LINQ to SQL (Part 6 - Retrieving Data Using Stored Procedures)
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by Scott Guthrie
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Mapping the Return Type of SPROC Methods to Data Model Classes

In the "CustOrderHist" SPROC example above the stored procedure returned a sequence of product history results containing two columns of data: the ProductName of the product, and the Total Number of orders the customer has made for that product.  The LINQ to SQL designer automatically defined a new "CustOrderHistResult" class to represent this result.

We could alternatively choose to have the return result of a SPROC map to an existing data model class we have already defined in the LINQ to SQL designer (for example: an existing Product or Order entity class). 

For example, assume we have a "GetProductsByCategory" SPROC in our database that returns product information like so:

Figure 11

Like before we can create a "GetProductsByCategory" method on our DataContext that calls this SPROC by dragging it onto our LINQ to SQL designer.  Rather than just dropping the SPROC anywhere on the designer, though, we'll instead drop the SPROC on top of the existing "Product" class in our data model designer:

Figure 12

This gesture of dropping the SPROC onto the Product class tells the LINQ to SQL designer to have the "GetProductsByCategory" method return a sequence of "Product" objects as a return result:

Figure 13

One of the cool things about having our SPROC return "Product" objects like above is that LINQ to SQL will automatically track the changes made to the returned Product objects just like it would Product objects returned via LINQ queries.  When we call the "SubmitChanges()" method on our DataContext, the changes we have made to these objects will automatically be saved back to the database.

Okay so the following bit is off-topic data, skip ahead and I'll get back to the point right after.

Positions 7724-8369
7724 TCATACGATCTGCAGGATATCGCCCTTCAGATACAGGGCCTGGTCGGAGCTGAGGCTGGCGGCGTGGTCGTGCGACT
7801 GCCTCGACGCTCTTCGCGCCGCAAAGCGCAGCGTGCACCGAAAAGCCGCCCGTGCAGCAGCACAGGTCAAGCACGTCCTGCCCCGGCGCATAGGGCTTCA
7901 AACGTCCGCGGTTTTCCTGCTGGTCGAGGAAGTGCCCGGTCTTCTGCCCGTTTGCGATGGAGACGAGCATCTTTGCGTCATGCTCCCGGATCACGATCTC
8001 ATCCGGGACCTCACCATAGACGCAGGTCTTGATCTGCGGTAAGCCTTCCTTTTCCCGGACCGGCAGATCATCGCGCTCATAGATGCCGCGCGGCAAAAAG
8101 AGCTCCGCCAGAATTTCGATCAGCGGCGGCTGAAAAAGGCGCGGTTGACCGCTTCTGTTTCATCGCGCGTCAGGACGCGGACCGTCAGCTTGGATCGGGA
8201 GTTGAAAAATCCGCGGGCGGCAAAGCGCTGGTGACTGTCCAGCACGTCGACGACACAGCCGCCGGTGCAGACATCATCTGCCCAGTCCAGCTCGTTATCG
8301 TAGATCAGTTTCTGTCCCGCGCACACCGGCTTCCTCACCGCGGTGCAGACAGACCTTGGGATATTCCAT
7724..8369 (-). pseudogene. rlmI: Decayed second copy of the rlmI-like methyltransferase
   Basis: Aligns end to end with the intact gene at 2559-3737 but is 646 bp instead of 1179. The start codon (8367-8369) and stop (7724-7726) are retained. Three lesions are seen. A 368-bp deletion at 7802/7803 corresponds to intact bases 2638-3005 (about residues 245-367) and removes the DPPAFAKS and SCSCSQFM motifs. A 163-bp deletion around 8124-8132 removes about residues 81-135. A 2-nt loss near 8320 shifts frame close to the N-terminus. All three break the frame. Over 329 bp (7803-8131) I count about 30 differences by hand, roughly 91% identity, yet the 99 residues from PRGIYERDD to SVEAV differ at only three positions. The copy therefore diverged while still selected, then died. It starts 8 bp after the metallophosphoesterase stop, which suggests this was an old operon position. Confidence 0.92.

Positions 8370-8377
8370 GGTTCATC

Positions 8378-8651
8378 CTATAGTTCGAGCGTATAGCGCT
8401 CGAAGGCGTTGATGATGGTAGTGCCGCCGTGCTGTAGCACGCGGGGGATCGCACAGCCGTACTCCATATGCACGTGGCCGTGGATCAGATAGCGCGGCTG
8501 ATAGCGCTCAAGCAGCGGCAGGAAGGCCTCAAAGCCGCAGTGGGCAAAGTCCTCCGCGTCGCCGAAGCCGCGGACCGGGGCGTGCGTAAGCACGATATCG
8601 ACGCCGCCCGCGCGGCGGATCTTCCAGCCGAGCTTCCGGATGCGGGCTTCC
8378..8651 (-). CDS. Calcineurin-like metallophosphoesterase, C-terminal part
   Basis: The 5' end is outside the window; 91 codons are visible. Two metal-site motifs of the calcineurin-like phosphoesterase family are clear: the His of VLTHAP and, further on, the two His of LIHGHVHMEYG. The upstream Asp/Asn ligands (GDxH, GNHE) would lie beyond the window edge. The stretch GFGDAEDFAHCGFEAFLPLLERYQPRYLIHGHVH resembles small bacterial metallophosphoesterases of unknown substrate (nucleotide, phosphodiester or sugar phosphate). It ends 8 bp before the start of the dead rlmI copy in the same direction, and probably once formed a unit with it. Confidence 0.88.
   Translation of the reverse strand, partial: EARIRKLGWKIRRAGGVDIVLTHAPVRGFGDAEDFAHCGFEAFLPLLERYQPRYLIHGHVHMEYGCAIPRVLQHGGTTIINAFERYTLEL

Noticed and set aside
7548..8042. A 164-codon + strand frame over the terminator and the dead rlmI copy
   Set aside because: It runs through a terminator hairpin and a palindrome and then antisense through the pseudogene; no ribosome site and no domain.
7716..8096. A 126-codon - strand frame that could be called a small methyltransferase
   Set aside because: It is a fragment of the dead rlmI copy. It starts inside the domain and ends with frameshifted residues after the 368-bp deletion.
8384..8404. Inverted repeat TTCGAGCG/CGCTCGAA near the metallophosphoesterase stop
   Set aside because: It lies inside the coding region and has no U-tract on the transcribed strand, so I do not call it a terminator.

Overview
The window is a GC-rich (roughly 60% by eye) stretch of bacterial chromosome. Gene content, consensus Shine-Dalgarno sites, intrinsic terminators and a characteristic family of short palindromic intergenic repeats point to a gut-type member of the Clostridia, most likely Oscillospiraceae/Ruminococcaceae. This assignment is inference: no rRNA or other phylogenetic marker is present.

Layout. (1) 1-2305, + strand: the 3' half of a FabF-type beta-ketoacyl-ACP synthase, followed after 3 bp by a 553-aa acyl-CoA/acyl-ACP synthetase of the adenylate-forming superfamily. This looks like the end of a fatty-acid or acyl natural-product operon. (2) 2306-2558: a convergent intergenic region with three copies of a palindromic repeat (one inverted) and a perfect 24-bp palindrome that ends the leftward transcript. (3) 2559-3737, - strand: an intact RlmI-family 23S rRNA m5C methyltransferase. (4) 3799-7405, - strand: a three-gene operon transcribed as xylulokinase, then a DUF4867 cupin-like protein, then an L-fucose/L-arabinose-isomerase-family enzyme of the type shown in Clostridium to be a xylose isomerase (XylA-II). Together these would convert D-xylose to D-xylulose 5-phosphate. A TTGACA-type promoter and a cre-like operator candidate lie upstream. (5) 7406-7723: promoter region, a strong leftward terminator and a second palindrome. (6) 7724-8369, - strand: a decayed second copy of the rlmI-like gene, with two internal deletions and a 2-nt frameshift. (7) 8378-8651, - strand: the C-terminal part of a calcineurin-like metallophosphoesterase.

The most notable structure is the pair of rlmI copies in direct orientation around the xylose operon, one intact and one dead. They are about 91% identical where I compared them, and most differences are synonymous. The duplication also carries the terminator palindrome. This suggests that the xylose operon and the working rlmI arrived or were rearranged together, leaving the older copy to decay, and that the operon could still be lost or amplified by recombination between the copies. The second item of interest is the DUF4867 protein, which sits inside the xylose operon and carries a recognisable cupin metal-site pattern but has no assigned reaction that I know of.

For example, we could write the code below to retrieve (using a SPROC) and change the price of all products within a specific Category to be 90% of their current value:

Figure 14

When we call SubmitChanges() at the end it will transactionally update all of the product prices.  To understand more about how change tracking and the SubmitChanges() method work, as well as about how Validation Business Logic can be added to data model entities, please read my LINQ to SQL Part 4: Updating our Database tutorial. 

In my next blog post in this LINQ to SQL series I'll also cover how you can replace the dynamic insert/update/delete SQL generated by the ORM with custom SPROCs that handle the database updates instead.  The nice thing is that the code above wouldn't change at all if I configured my DataContext to use SPROCs for updates - it would purely be a mapping layer change and the code written against my data model would be oblivious to it. 

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User Comments

Title: Programmer   
Name: Alexander
Date: 2012-11-08 4:51:26 PM
Your Figure or pictures don't show up
Title: Use Teporary table   
Name: Ashok Kumar
Date: 2011-07-16 3:28:51 AM
if we are fetching the combination of table order and product form database then structure of the newly table will not be match with the mapped table order or price details due to column how to handle this

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